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WILDS: A Benchmark of in-the-Wild Distribution Shifts
Pang Wei Koh · Shiori Sagawa · Henrik Marklund · Sang Michael Xie · Marvin Zhang · Akshay Balsubramani · Weihua Hu · Michihiro Yasunaga · Richard Lanas Phillips · Irena Gao · Tony Lee · Etienne David · Ian Stavness · Wei Guo · Berton Earnshaw · Imran Haque · Sara Beery · Jure Leskovec · Anshul Kundaje · Emma Pierson · Sergey Levine · Chelsea Finn · Percy Liang

Thu Jul 22 09:00 PM -- 11:00 PM (PDT) @ Virtual

Distribution shifts---where the training distribution differs from the test distribution---can substantially degrade the accuracy of machine learning (ML) systems deployed in the wild. Despite their ubiquity in the real-world deployments, these distribution shifts are under-represented in the datasets widely used in the ML community today. To address this gap, we present WILDS, a curated benchmark of 10 datasets reflecting a diverse range of distribution shifts that naturally arise in real-world applications, such as shifts across hospitals for tumor identification; across camera traps for wildlife monitoring; and across time and location in satellite imaging and poverty mapping. On each dataset, we show that standard training yields substantially lower out-of-distribution than in-distribution performance. This gap remains even with models trained by existing methods for tackling distribution shifts, underscoring the need for new methods for training models that are more robust to the types of distribution shifts that arise in practice. To facilitate method development, we provide an open-source package that automates dataset loading, contains default model architectures and hyperparameters, and standardizes evaluations. The full paper, code, and leaderboards are available at https://wilds.stanford.edu.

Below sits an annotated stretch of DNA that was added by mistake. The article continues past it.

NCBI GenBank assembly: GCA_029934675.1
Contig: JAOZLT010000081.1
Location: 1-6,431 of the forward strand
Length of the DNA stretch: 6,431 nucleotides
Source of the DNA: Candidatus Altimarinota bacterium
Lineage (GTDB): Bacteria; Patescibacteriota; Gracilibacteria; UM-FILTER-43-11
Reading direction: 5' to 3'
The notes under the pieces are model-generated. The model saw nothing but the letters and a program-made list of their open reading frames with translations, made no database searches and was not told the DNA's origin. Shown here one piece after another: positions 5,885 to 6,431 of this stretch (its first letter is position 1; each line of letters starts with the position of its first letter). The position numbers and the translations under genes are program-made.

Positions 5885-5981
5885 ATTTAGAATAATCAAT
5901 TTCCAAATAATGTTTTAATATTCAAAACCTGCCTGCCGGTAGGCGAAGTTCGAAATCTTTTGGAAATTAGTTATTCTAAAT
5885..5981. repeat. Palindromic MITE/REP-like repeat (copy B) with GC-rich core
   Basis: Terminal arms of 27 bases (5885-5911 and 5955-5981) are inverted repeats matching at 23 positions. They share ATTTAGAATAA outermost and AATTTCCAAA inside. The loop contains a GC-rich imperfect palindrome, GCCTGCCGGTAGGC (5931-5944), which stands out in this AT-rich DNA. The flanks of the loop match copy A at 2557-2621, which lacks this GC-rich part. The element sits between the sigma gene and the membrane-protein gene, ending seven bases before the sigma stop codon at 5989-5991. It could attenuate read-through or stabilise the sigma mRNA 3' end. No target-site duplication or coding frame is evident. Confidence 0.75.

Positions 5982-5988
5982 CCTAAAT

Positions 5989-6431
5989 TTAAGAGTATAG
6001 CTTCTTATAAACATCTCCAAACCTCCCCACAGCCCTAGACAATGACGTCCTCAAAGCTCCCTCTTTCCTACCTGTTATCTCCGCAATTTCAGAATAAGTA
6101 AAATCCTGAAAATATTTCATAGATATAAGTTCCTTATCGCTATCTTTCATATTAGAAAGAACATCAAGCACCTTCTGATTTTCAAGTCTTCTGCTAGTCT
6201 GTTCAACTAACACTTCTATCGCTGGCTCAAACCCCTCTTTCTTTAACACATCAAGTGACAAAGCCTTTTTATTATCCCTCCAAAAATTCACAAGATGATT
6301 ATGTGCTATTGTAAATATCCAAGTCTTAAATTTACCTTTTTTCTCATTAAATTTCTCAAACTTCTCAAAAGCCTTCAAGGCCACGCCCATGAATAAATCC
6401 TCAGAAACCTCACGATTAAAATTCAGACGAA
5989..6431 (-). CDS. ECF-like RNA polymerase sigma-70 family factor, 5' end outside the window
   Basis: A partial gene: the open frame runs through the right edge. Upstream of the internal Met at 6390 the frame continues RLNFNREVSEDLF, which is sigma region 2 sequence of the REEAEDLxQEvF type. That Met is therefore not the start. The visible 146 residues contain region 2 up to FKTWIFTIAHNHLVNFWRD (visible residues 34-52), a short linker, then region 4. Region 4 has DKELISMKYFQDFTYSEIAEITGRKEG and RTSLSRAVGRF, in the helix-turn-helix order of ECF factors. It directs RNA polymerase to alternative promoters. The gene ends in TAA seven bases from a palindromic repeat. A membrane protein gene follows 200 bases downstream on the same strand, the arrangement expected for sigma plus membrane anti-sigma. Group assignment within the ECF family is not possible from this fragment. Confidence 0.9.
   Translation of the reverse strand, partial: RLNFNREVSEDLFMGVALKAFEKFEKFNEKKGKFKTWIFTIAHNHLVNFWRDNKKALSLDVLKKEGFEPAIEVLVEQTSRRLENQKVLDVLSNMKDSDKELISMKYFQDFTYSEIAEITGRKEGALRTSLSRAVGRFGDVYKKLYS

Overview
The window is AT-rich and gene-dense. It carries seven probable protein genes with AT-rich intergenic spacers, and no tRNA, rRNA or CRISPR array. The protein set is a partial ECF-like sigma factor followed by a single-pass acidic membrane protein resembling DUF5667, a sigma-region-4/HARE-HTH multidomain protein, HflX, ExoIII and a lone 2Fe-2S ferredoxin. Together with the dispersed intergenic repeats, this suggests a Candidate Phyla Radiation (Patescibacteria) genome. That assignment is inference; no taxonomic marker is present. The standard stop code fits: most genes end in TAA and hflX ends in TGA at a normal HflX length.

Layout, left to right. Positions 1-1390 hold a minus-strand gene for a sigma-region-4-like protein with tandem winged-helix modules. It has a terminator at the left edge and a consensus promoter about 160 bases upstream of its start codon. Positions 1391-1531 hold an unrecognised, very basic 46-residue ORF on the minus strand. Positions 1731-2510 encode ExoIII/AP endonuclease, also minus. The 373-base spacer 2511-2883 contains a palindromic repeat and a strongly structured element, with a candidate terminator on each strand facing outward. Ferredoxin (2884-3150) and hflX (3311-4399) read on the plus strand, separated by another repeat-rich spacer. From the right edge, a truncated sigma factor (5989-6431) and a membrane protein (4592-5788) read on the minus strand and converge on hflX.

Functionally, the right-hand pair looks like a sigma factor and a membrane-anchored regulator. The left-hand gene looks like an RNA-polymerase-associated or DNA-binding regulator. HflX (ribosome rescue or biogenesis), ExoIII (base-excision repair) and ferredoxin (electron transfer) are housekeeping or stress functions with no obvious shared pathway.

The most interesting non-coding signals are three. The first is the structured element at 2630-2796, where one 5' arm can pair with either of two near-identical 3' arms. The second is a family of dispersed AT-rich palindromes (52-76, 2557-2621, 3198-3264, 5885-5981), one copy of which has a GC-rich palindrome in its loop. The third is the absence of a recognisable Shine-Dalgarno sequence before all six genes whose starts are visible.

Author Information

Pang Wei Koh (Stanford University)
Shiori Sagawa (Stanford University)
Henrik Marklund (Stanford)
Sang Michael Xie (Stanford University)
Marvin Zhang (UC Berkeley)
Akshay Balsubramani (Stanford)
Weihua Hu (Stanford University)
Michihiro Yasunaga (Stanford University)
Richard Lanas Phillips (Cornell University)
Irena Gao (Stanford University)
Tony Lee (Stanford University)
Etienne David (INRAE)
Ian Stavness (University of Saskatchewan)
Wei Guo (The University of Tokyo)
Berton Earnshaw (Recursion)
Imran Haque (Recursion)
Sara Beery (Caltech)
Jure Leskovec (Stanford University)
Anshul Kundaje (Stanford University)
Emma Pierson (Microsoft)
Sergey Levine (UC Berkeley)
Sergey Levine

Sergey Levine received a BS and MS in Computer Science from Stanford University in 2009, and a Ph.D. in Computer Science from Stanford University in 2014. He joined the faculty of the Department of Electrical Engineering and Computer Sciences at UC Berkeley in fall 2016. His work focuses on machine learning for decision making and control, with an emphasis on deep learning and reinforcement learning algorithms. Applications of his work include autonomous robots and vehicles, as well as computer vision and graphics. His research includes developing algorithms for end-to-end training of deep neural network policies that combine perception and control, scalable algorithms for inverse reinforcement learning, deep reinforcement learning algorithms, and more.

Chelsea Finn (Stanford)

Chelsea Finn is an Assistant Professor in Computer Science and Electrical Engineering at Stanford University. Finn's research interests lie in the capability of robots and other agents to develop broadly intelligent behavior through learning and interaction. To this end, her work has included deep learning algorithms for concurrently learning visual perception and control in robotic manipulation skills, inverse reinforcement methods for learning reward functions underlying behavior, and meta-learning algorithms that can enable fast, few-shot adaptation in both visual perception and deep reinforcement learning. Finn received her Bachelor's degree in Electrical Engineering and Computer Science at MIT and her PhD in Computer Science at UC Berkeley. Her research has been recognized through the ACM doctoral dissertation award, the Microsoft Research Faculty Fellowship, the C.V. Ramamoorthy Distinguished Research Award, and the MIT Technology Review 35 under 35 Award, and her work has been covered by various media outlets, including the New York Times, Wired, and Bloomberg. Throughout her career, she has sought to increase the representation of underrepresented minorities within CS and AI by developing an AI outreach camp at Berkeley for underprivileged high school students, a mentoring program for underrepresented undergraduates across four universities, and leading efforts within the WiML and Berkeley WiCSE communities of women researchers.

Percy Liang (Stanford University)

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